Repeat assessment will be based on failed components and will be confirmed at Exam Boards.
LO1 Introduction to social work
- Students will explore the influence of historical developments of social work in the context of examining contemporary social work practice in Ireland
- Introduction to an examination of a variety of social work roles and social work processes in context, identifying key ethical concepts that inform practice.
- Exploration of how marginalization, stigma, discrimination and oppression impact on the individual, group and community.
- Students will be introduced to and develop skills in critical thinking and reflective practice.
- Students will be facilitated in critically examining their own values in the context of social work values and ethics.
- The regulatory system, which requires the registration of social workers in Ireland will also be introduced and explored.
LO2 Gain a critical understanding of theories of social work that focus on social and individual levels, and that account for different cultures, the life course, and populations that experience marginalisation, stigma, discrimination and oppression.
Students will critically analyse the significance of an individual’s social location, for example their race, ethnicity, socio-economic status or experience of disability, using theories of social work.
Students will consider through use of theory how an individual’s positioning in wider society and their position in the life-course may relate to experiences of marginalisation, stigma, discrimination and oppression.
Student’s will explore the role of culture in influencing an individual’s well-being, as well as how culture interacts with notions of equality and social justice.
LO3 Social Work Theory - Practice Approaches for Intervention
Theory in respect of social work and counselling practice approaches that will be covered include:
- Working with Involuntary Clients
- Task Centred Approach to Casework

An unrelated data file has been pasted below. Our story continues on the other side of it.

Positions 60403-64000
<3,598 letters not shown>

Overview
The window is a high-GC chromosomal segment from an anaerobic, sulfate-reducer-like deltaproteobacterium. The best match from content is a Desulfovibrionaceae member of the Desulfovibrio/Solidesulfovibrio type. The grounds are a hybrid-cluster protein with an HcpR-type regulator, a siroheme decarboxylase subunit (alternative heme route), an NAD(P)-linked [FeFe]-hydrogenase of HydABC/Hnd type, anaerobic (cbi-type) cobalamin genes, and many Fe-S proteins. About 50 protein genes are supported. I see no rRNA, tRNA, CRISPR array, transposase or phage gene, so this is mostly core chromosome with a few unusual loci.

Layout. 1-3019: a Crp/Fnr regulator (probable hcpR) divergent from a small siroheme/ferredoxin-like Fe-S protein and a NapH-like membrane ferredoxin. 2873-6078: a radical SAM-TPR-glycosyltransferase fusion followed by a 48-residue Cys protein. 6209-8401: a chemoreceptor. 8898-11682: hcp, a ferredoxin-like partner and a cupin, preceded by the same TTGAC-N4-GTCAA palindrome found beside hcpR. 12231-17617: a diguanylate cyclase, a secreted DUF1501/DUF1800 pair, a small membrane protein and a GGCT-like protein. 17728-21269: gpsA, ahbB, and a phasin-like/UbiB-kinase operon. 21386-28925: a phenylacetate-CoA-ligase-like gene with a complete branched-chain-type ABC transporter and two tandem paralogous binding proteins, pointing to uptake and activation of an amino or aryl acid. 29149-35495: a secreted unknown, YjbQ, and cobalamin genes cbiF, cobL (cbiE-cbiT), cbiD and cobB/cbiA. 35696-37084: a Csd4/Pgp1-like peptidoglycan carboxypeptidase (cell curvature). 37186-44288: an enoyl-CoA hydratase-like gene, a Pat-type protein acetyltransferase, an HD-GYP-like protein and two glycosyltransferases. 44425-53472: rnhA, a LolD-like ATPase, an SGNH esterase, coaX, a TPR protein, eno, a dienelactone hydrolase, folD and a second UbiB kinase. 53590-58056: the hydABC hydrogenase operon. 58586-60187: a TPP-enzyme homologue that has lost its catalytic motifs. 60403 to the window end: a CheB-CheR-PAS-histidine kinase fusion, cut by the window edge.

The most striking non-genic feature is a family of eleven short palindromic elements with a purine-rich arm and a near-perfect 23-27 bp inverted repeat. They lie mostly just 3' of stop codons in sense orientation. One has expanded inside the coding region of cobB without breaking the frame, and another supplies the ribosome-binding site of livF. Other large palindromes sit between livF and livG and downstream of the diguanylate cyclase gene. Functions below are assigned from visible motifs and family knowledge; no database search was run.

- Crisis Intervention
- Person Centred Therapy/Approach
- Cognitive Behaviour Approaches
- Solution Focused Social Work
- Systems Theory
- Strengths-Based Social Work Practice
Students will be facilitated in understanding the link between social work theory and practice. This section complements learning particularly related to group work, community work and social work skills. This section of the module is also closely linked to the Social Work Skills and Competencies module which is run concurrently.
LO4 Community Development and Macro Social Work Practice
Critical assessment of community development and macro social work practice theories, models and approaches such as Ecological Systems Theory, Communication Theory and Community Development Theory. Students will focus on analysing interventions with communities and groups that experience oppression, discrimination and exclusion in the context of access to and use of social services.
LO5 Reflective practice and use of self in social work practice
Students will explore the importance of self-awareness and the ability to critically reflect on practice to facilitate learning and professional development. Students will be encouraged to self-explore using a reflective practice approach, considering Rolfe’s, Gibbs and Kolb’s Models of Reflective Practice. This learning is closely linked to the preparation for placement module.
Coursework & Assessment Breakdown
|Title||Type||Form||Percent||Week||Learning Outcomes Assessed|
|1||Assignment||Continuous Assessment||Assignment||40 %||Week 6||1,2,3|
End of Semester / Year Assessment
|Title||Type||Form||Percent||Week||Learning Outcomes Assessed|
|1||Exam||Final Exam||Closed Book Exam||60 %||End of Semester||1,2,3,4,5|
Full Time Mode Workload
|Group Learning||Flat Classroom||Lecture and Seminar||3||Weekly||3.00|
|Independent Learning||Not Specified||Independent Learning||4.5||Weekly||4.50|
Adams, R., Dominelli, L. & Payne, M. (Eds.) (2002) Social Work: themes, issues and critical debate. 2nd Edition. Hampshire: Palgrave.
Christie, A., Featherstone, B., Quin, S. and Walsh, T. (2015) Social Work in Ireland: Change and Continuities. Palgrave
Corey, G. (2005) Theory and Practice of Counselling and Psychotherapy. 7th Edition. Belmont. CA: Brooks/Cole‐Thompson Learning.
Coulshed, V. & Orme, J. (2012) Social Work Practice: An Introduction. 5th ed. Palgrave.
Davies, M. (ed) (2002) The Blackwell Companion to Social Work. 2nd edition. Oxford: Blackwell Publishers.
Dominelli, L. (2002) Anti-Oppressive Social Work theory and Practice, 1st Edition, Palgrave macmillan
Forde, C. and Lynch, L. (2015) Social Work and Community Development, Palgrave macmillan
Milner, J., O’Byrne, P. (2002) Assessment in Social Work. 2nd Edition. Hampshire: Palgrave
Skehill, C. (2011) History of Social Work in the Republic of Ireland. OUP.
Trotter, C. (2006) Working with Involuntary Clients, London, Sage.